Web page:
Wednesday, 5 October 2011

Celebrating the life of Lucky Amaratunga

I have just attended an excellent celebratory lunch in Montreal, honouring the life and work of Laurentian University's Prof. Laxman (Lucky) Amaratunga. A very entertaining Master of Ceremonies at the lunch was Prof. Jim Finch, from nearby McGill University. In the photo are (back row) Lucky's son Ruwan, Michael Sudbury of M.P. Sudbury Consultants, Janice Zinck of CANMET, Jim Finch, and (front row) Lucky's daughter Amanda, wife Nan, Lucky and his carer Laura Turcott.

In 2005 Lucky was diagnosed with a neuro-muscular disease, which has forced him to use a motorised wheel chair for mobility. He has refused to be defeated by the handicap and has carried on his full teaching load and continues research, this time in a new area of research, developing a novel nanotechnology gold extraction process, which was presented at a paper today at the World Gold conference.

Lucky was born in Sri Lanka and graduated in Physical Science at the University of Ceylon in 1969. He and his wife Nan then moved to the UK where he graduated at the Camborne School of Mines in 1974 with a first class honours degree in Mining Engineering. He then moved to the University of Birmingham where he obtained a PhD in mineral procesing in 1978. He then became a research fellow at Birmingham from 1978 to 1980, after which he and Nan emigrated to Canada, where he was a research associate at the University of Toronto. In 1984 he joined Laurentian University and became a full professor in 1993.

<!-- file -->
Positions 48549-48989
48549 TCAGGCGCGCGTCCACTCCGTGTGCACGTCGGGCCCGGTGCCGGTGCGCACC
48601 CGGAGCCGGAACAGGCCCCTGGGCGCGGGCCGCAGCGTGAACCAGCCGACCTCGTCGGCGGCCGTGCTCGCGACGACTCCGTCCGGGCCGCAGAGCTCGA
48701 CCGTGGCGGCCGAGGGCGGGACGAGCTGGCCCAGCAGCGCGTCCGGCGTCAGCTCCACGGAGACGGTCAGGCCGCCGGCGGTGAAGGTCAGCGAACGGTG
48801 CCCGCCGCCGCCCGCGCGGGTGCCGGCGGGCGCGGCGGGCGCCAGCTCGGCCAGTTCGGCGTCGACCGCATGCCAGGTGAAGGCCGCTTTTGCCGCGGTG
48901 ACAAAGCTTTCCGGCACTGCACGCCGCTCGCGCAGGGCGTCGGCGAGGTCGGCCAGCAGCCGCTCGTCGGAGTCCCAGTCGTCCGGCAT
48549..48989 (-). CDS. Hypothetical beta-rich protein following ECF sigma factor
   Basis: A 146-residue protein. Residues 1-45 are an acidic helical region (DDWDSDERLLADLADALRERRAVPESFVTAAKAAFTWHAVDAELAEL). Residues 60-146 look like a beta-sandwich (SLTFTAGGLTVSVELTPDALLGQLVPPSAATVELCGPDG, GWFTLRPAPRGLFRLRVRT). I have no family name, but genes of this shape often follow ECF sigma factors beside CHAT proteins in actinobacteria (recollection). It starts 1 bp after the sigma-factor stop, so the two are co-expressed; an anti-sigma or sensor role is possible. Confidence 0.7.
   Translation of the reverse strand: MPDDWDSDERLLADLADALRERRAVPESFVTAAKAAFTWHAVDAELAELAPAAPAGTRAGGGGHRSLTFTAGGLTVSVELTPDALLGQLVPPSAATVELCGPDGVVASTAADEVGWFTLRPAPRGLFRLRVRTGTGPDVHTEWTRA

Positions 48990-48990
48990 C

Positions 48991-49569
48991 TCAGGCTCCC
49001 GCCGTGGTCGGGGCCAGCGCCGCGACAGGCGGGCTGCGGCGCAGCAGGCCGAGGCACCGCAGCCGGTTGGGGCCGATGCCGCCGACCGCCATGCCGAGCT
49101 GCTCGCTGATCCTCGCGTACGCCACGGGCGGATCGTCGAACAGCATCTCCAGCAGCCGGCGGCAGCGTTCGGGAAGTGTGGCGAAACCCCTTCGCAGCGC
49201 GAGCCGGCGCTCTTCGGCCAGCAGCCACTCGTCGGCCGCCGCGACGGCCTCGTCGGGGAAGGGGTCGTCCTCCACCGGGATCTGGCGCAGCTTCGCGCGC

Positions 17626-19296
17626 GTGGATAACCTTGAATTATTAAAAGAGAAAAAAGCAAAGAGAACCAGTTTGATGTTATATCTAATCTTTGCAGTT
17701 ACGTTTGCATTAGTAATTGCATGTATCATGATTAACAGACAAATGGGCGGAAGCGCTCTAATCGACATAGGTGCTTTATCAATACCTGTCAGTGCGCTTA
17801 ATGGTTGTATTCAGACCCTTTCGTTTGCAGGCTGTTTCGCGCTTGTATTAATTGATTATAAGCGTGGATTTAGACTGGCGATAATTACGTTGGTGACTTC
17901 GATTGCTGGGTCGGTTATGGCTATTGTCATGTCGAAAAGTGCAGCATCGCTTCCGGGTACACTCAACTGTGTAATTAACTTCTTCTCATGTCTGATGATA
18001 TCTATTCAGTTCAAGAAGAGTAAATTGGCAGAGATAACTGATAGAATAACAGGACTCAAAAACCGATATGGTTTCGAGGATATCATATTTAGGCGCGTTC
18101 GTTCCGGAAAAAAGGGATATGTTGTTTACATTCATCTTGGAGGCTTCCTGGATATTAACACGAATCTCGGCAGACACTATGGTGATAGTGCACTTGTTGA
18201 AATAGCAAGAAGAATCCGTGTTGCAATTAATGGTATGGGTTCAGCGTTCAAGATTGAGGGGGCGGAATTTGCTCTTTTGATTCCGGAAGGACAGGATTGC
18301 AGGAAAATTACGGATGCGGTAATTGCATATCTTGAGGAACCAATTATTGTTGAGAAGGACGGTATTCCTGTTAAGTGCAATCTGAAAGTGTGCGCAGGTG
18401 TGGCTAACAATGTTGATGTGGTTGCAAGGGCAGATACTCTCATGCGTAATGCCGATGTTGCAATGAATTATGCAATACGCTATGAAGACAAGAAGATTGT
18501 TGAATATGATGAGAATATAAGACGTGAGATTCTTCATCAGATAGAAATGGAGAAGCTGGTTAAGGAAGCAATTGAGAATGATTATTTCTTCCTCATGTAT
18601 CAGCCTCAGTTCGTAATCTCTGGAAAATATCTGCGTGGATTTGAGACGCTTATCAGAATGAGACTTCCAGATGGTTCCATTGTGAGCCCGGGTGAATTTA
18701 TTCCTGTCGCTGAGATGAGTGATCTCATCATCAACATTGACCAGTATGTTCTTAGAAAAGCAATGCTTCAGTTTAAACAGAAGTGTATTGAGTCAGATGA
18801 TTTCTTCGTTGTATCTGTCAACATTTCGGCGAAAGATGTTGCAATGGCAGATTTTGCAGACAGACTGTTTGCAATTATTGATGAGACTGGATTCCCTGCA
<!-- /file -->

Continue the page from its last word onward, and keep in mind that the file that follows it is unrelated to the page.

He is an active member of CIM and in 1997 was awarded the prestigious CIM Fellowship for his outstanding contributions to the CIM and CMP, and was awarded the CIM Distinguished Lecturer for 1999-2000.

The full and productive life and career of Laxman Amaratunga, his high level of technical competence, keen interest and enthusiasm on matters of environmental concern, especially in the mining industry, social responsibility, courage and determination to face adversities and challenges, cordial and cooperative relationship with students and professional colleagues and a happy family life all combine to make him a role model for the younger students and researchers who will follow him in the years to come.

1 comment:

  1. Received by email:
    Lucky, my sincere congratulations. I regret for not attending your luncheon because I was taking care of the Historical Metallurgy Luncheon that was taking place at the same time but a floor below. Gaudeamus igitur, Fathi Habashi


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